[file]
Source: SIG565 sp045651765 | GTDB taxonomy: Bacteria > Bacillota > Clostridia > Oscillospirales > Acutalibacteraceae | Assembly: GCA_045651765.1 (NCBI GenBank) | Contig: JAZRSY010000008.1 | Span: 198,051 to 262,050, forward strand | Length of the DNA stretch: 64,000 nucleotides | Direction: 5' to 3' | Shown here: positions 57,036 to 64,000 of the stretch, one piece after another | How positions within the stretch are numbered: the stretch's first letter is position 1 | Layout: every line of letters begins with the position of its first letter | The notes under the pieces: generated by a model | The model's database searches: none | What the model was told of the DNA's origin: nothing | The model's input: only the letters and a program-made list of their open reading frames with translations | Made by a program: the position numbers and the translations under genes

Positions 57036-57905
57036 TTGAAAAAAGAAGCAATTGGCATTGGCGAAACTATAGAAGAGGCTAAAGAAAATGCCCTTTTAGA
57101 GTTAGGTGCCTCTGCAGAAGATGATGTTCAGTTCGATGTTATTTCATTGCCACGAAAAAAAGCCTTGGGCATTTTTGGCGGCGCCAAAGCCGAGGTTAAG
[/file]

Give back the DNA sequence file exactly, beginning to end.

Source: SIG565 sp045651765 | GTDB taxonomy: Bacteria > Bacillota > Clostridia > Oscillospirales > Acutalibacteraceae | Assembly: GCA_045651765.1 (NCBI GenBank) | Contig: JAZRSY010000008.1 | Span: 198,051 to 262,050, forward strand | Length of the DNA stretch: 64,000 nucleotides | Direction: 5' to 3' | Shown here: positions 57,036 to 64,000 of the stretch, one piece after another | How positions within the stretch are numbered: the stretch's first letter is position 1 | Layout: every line of letters begins with the position of its first letter | The notes under the pieces: generated by a model | The model's database searches: none | What the model was told of the DNA's origin: nothing | The model's input: only the letters and a program-made list of their open reading frames with translations | Made by a program: the position numbers and the translations under genes

Positions 57036-57905
57036 TTGAAAAAAGAAGCAATTGGCATTGGCGAAACTATAGAAGAGGCTAAAGAAAATGCCCTTTTAGA
57101 GTTAGGTGCCTCTGCAGAAGATGATGTTCAGTTCGATGTTATTTCATTGCCACGAAAAAAAGCCTTGGGCATTTTTGGCGGCGCCAAAGCCGAGGTTAAG